For rapid prototyping. Often a commodity, quality and standards vary. The GPIO Adapter (below) that I ultimately selected comes with a breadboard. For that reason I just double check the ones that I purchase, but have a small quantity of Chanzon Breadboards on hand to swap out if needed. Donate the ones you can’t send out to your local high school’s science department if they have a need. I’ll drop my spares off at my son’s robotics club.
A large number of different GPIO adapters are available on the market. They use a 40 pin ribbon cable to connect the GPIO pins to a breadboard. I tried at least a half dozen different ones. Ultimately settled on the UCTRONICS GPIO Breakout Kit. They come with a set of jumper wires as well as the ribbon and breadboard. The key feature on the UCTRONICS one was that it had connections to get power to the rails on the breadboard.
The ones that didn’t make the grade lacked that feature. Several also had printing on them that was difficult to read or were too wide and used up too much space on the breadboard. The ad on Amazon does not mention Raspberry 4, but they’ve worked fine for me so far. I haven’t tested all of the pins, beyond basic GPIO, but I’ll update here if I discover different.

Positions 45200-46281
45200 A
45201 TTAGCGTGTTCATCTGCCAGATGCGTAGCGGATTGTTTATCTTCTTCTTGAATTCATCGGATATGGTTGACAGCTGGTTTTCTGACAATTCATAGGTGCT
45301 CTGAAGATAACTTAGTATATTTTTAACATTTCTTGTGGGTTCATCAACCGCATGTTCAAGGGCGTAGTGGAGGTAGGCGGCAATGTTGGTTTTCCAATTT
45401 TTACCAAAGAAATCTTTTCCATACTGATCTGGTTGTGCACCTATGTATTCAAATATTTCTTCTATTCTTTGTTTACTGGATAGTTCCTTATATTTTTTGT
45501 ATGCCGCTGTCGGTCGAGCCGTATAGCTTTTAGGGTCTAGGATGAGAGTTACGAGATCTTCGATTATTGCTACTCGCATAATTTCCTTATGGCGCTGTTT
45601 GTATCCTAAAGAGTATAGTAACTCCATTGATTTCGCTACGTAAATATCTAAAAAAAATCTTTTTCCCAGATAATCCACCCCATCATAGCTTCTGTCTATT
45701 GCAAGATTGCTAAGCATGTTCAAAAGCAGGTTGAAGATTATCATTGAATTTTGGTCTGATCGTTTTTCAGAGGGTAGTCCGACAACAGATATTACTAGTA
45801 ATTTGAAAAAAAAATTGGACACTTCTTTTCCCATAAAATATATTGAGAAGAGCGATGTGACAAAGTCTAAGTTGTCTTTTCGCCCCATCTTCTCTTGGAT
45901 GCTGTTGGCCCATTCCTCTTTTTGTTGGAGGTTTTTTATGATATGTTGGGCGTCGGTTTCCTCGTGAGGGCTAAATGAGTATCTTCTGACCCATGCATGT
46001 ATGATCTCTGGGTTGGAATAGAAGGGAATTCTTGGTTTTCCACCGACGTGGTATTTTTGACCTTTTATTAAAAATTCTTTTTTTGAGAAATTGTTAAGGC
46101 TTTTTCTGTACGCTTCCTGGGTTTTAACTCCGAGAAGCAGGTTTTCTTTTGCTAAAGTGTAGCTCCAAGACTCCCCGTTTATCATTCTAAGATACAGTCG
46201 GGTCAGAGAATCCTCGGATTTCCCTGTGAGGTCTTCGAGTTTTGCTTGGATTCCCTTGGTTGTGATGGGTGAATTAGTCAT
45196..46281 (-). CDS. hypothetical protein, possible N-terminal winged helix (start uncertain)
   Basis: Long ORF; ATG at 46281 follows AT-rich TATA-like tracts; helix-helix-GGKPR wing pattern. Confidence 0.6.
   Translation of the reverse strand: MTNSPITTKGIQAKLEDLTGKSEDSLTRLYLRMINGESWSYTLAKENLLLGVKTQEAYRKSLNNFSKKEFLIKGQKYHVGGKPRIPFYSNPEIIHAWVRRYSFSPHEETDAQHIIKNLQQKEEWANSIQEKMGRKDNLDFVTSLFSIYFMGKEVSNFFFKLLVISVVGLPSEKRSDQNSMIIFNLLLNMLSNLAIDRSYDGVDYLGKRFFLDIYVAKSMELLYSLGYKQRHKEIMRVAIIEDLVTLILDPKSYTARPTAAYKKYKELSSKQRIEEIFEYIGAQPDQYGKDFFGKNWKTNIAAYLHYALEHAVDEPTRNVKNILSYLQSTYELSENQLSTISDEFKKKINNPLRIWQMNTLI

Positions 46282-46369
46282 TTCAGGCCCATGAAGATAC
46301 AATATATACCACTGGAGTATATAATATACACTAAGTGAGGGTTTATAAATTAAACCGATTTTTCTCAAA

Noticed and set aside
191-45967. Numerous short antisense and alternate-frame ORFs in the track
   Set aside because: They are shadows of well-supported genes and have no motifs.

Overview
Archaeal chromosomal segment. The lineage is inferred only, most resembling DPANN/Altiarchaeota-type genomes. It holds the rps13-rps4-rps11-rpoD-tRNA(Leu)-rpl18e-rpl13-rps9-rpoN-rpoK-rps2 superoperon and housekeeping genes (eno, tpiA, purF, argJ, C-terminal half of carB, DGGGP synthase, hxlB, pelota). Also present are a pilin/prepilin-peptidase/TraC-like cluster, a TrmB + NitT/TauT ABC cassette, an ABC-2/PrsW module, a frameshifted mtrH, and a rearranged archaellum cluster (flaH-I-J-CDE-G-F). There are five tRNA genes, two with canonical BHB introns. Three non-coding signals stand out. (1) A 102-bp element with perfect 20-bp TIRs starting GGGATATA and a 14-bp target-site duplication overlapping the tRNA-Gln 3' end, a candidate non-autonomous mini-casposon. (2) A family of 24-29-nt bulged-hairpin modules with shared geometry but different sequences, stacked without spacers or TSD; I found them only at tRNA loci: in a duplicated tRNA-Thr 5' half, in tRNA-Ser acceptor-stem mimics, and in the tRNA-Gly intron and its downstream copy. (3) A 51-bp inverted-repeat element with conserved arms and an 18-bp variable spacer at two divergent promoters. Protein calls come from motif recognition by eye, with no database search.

Of the 70+ kits that passed through my hands, I found the following:
- The first one I purchased had the positive and negative silk-screening reversed on the breadboard. Not acceptable to send out.
- Another 4 had the numbering different on the left than on the right. You need these to be consistent for everyone or your students/participants will get confused. Basically 10% I wouldn’t send out if I wanted the event or class to go smoothly.
- One review said that their (SOMETHING) rails didn’t run the entire length of the board. I tested all of the ones I sent out to be sure they were consistent. If you aren’t able to do this, make sure anyone helping to troubleshoot issues is aware of this being the potential issue.